Starbucks was not just a place to grab a coffee and go on Friday April 1, but a hot spot for musical performances. The stage—which frequently acts as home to Mics & Mochas performances—hosted none other than singer, songwriter, producer and multi-instrumentalist Brett Harris. Based in North Carolina, Harris has completed four albums that have received overwhelmingly positive feedback––his most recent album, Up In The Air, was called “… a near perfect album from start to finish” in Blurt Magazine.
Student performer and communication major sophomore Allison Altschiller opened for Harris and the two made an excellent pairing. Playing with just an acoustic guitar, Altschiller had a very powerful, yet soft sound. She played both original songs and a cover of James Bay’s “Let It Go.” Her songs were elegantly written and relatable, often reminding listeners to stay true to themselves with lyrics such as, “Why not fly? Forget to try?” and “I can’t lose myself to find you/I will help you find your ground, but I am not your gravity.”
Altschiller attracted a crowd that stayed to see Harris. Armed with just a guitar as well, Harris took the stage shortly after her performance. With his smooth, deep voice, Harris transported attendees to the peaceful small towns of the South. Taking inspiration from real life events, Harris performed songs from his new album as well as his older songs. For example, “Lies” is inspired by his Southern upbringing, whereas “High Times” is about his time spent waiting out Hurricane Sandy in New York City with his old college roommate.
Harris’ voice is hard to exactly pinpoint, but Mayer Danzig from Twangville—a popular music blog—accurately described it as “a voice that is magically warm and inviting,” and that his songwriting is “brilliantly crafted.” With lyrics like, “I make my home wherever my feet hit the ground” and “caught in between the serene and distress,” Harris’ songs evoke a feeling of comfortable wandering and exploration.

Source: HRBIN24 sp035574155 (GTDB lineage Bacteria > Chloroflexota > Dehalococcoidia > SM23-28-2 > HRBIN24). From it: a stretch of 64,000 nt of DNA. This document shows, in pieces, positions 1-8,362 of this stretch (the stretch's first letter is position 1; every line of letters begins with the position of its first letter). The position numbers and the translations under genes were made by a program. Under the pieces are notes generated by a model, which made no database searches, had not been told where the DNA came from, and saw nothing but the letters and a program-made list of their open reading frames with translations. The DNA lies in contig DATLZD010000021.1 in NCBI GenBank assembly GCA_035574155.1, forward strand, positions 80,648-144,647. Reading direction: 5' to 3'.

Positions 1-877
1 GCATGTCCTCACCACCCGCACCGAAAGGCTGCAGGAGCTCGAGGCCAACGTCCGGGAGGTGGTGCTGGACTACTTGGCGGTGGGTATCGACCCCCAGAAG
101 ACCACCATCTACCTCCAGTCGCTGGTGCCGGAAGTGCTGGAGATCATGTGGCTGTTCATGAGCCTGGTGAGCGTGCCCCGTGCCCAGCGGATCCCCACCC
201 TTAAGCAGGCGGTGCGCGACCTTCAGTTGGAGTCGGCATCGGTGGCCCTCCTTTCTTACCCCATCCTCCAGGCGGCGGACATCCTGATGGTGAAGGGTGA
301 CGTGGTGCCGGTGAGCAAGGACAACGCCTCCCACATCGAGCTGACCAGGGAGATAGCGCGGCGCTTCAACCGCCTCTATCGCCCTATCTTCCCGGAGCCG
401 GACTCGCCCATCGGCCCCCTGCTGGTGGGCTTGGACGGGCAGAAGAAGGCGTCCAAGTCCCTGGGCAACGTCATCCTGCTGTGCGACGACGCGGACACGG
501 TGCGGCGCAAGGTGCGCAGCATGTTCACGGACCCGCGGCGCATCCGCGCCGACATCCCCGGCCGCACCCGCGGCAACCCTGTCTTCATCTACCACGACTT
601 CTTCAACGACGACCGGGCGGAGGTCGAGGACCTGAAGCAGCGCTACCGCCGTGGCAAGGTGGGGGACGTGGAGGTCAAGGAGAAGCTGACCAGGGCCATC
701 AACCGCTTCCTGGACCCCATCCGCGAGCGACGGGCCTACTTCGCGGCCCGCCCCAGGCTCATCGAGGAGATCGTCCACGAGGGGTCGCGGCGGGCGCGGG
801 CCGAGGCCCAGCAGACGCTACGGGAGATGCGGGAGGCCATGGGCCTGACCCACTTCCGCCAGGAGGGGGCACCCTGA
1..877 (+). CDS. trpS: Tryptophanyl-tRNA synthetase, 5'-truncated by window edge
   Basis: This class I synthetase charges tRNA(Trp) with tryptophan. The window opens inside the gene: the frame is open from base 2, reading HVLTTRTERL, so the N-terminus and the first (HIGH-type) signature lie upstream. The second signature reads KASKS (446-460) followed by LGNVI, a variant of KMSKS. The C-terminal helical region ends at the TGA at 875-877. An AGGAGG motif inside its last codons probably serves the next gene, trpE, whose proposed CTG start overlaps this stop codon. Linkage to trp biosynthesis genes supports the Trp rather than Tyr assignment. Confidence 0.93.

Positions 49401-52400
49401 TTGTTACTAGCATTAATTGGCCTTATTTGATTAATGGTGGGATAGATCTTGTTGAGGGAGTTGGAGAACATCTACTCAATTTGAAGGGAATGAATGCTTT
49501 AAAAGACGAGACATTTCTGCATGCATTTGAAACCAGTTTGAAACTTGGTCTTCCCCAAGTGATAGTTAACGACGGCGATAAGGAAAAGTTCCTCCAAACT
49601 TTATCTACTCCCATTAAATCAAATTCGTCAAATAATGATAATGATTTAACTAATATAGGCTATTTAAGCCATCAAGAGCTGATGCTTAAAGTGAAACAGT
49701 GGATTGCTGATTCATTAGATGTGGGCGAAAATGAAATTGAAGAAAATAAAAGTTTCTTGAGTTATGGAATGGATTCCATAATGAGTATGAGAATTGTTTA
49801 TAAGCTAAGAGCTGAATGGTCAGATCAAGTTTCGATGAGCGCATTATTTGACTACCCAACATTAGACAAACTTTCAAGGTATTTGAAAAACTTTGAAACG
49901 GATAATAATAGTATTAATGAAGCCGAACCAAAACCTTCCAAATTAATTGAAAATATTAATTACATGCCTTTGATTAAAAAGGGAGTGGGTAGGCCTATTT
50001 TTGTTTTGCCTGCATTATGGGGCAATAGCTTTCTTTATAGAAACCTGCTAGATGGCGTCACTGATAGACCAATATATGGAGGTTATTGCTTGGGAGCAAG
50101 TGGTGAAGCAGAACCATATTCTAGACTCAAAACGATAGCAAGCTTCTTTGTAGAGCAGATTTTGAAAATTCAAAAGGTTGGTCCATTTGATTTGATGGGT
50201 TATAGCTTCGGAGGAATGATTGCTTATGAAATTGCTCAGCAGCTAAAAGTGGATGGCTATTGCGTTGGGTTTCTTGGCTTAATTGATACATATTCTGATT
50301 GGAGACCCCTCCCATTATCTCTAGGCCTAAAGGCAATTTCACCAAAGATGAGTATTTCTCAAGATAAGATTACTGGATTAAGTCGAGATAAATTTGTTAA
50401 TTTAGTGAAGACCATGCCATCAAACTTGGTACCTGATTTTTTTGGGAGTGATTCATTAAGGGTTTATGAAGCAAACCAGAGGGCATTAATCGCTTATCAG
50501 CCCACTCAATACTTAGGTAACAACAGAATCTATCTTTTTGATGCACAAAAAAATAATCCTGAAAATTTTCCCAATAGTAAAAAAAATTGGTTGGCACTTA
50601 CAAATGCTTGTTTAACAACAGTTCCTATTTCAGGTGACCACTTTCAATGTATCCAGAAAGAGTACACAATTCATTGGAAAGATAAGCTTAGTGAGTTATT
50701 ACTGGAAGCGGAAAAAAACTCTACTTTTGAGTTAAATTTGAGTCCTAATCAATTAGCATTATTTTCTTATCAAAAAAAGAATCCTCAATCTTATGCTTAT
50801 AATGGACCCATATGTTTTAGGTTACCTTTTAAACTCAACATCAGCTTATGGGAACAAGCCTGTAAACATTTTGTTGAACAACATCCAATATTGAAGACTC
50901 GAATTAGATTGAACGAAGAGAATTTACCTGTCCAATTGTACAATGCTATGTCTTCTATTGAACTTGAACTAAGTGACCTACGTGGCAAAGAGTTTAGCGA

Harris was extremely friendly with the student audience, telling jokes and anecdotes and asking questions. He mentioned that this was his first time in Geneseo and that the town charmed him. This added a further authenticity to his already sincere songs.
Harris’ sound is reminiscent of folk artists like The Lumineers and Jack Johnson. This makes sense, since Harris has said that his goal is to keep his songs honest without being completely autobiographical. It is this idea that best describes how Harris is able to fill his songs with whimsical imagination, all while keeping them close to the audience and relatable.
Harris is connected to Big Star—the band who is best known for performing the theme song for “That ‘70s Show”—and he has been touring all throughout the United States, United Kingdom, Spain and Australia with the band. In Geneseo, he honored the group by covering one of their songs.
Other songs that Harris performed that night included “Out of the Blue” from his album Mr. Sunshine and “Up in the Air.”
According to Robert Ross, “It’s simple: Brett Harris is Durham, [North Carolina’s] best kept secret.” Well, now we here at Geneseo are in on the secret. It shouldn’t be long before we’re all hearing Harris’ warbling voice from a myriad of headphones across the College Green on lazy spring afternoons after class.